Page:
For more photos of the snowy platform and over 2000 other photos, visit the Derby Peregrines Flickr group here .

Some of you will remember the heavy snowfall that covered the platform in the spring of 2013, just before the female was due to lay her eggs.......
Female on platform 22nd March 2013

Nick B (DWT)

Friday, 15 January 2016

Posing Peregrine

While it is still a month or more before our peregrines start to get into breeding mode, things are quiet at the cathedral.
Both adults were seen on Jurys Inn recently - so it is good to know they are both still around.
There's been no recent news from Rutland Water about our bird 030 (see previous post).
So, instead, here's an intriguing photo of a peregrine posing on a bridge near Glasgow in Scotland, the photo taken in July by a traffic monitoring camera belonging to Traffic Scotland!
They were quite surprised to find this adult bird (which looks like a male to me) posing right in front of their lens.

"Am I in your way?"


Nick B (DWT)

Saturday, 5 December 2015

Invite to Join, great news from Rutland Water and a new Video Clip!

On 20th November, 180 days after it was ringed, one of the juveniles reared last summer was seen alive and well at the Egleton Nature Reserve at the west end of Rutland Water, the biggest reservoir in England. The bird had moved 61 kilometres in an East South Easterly direction from Derby.
The bird, a female, was ringed with colour ring 030 on its left leg. Steve Lister, a bird watcher visiting the reserve, saw the bird and another birder was able to read the number on the ring so a big thanks to them for taking the trouble to report the details to the British Trust for Ornithology (BTO) who are responsible for bird ringing in the UK.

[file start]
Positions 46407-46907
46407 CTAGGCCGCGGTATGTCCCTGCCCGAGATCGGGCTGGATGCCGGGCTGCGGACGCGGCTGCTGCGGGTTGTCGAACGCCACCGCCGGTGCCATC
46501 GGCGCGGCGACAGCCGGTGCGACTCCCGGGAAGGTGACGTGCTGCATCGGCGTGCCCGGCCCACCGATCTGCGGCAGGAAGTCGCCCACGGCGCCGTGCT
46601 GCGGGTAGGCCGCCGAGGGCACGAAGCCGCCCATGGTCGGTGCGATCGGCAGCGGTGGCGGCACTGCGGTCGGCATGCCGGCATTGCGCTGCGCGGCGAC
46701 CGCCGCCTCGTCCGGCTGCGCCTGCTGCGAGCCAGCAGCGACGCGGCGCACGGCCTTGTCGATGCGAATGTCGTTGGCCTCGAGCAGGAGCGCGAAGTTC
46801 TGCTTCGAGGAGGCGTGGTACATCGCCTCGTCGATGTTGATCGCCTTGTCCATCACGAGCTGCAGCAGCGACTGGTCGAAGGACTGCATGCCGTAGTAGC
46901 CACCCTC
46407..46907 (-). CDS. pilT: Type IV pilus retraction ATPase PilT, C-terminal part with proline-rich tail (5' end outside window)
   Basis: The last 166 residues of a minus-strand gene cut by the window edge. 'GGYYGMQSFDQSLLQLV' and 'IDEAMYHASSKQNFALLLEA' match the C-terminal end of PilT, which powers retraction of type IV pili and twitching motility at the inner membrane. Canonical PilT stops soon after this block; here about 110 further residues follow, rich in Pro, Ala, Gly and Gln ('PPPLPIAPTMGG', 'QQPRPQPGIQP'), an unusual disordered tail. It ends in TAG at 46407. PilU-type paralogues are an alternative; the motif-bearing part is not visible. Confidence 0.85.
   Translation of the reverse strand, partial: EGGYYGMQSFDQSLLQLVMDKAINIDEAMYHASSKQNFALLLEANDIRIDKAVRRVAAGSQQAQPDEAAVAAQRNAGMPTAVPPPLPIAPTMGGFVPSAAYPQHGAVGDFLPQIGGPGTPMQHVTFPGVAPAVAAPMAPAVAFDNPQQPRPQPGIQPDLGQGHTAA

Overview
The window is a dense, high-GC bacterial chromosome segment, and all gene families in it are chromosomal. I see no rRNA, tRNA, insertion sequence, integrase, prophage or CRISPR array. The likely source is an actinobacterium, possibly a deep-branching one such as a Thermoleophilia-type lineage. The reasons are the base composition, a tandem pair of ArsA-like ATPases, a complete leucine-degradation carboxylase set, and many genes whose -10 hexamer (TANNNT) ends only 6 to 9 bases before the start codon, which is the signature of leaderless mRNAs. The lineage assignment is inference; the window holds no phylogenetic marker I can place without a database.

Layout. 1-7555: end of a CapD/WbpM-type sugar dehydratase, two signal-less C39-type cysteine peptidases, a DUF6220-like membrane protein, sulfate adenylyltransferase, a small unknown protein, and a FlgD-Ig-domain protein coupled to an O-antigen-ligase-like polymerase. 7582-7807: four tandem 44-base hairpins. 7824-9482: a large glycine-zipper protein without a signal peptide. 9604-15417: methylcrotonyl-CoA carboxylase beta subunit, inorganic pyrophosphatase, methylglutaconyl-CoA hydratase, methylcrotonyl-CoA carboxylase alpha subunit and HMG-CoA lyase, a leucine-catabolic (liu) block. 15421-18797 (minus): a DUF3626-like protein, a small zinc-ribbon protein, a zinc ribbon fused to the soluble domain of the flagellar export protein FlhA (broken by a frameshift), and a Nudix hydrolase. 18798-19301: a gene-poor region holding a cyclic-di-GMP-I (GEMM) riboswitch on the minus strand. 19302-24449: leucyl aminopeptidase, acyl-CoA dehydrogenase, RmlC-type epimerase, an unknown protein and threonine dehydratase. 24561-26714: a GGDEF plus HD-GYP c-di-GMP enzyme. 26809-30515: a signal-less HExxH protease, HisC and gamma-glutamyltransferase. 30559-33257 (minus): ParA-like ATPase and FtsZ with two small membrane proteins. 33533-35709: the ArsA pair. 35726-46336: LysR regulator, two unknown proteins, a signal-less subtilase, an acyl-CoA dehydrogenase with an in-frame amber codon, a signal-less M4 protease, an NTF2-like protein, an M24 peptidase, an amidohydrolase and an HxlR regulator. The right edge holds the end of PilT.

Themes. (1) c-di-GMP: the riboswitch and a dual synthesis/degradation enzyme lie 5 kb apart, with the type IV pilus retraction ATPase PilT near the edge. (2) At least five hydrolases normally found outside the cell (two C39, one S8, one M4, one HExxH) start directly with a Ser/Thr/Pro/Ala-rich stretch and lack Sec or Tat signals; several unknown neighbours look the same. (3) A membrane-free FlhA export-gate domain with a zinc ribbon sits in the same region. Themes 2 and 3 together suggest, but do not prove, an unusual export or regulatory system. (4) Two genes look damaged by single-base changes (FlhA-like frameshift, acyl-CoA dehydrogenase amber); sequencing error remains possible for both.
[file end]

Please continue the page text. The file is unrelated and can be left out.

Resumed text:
This is an exciting report and shows that our juveniles do move away from Derby in the autumn. The photos are by John Wright (see his video clip of her below).
030 standing on a post at Egleton Nature Reserve at
Rutland Water, photo by John Wright
030 in flight - photo by John Wright
030 showing her orange ring, photo by John Wright
030 even had a go at a short eared owl, as you can see in John's photo. There is a flock of lapwings behind:
030 (left) short eared owl (right) with flock of
lapwings behind. Photo John Wright, taken
at distance....


Steve Lister has emailed us explaining more about 030:
He wrote:
"The colour-ringed juv female Peregrine has been virtually resident at Rutland Water since late September: I first noticed the colour ring on the 29th and, along with many others, have seen it regularly since. The bird has spent long periods sitting around on the islands on Lagoon 4 of the Egleton Nature Reserve. Nobody was able to read the ring until John Wright managed it with his top quality equipment in early November".  

Video clip of 030 at Rutland Water


John Wright has kindly sent us a video clip of our young female. It is on Dropbox and the link is:

https://www.dropbox.com/sh/j4mgyrr383zkxcp/AAAci0n99V8TmRBakW3A3eTMa?dl=0 .


It seems the quickest way to access the video is to right click over the photo and click on 'Open in a new window'.

Nick Brown, Project Team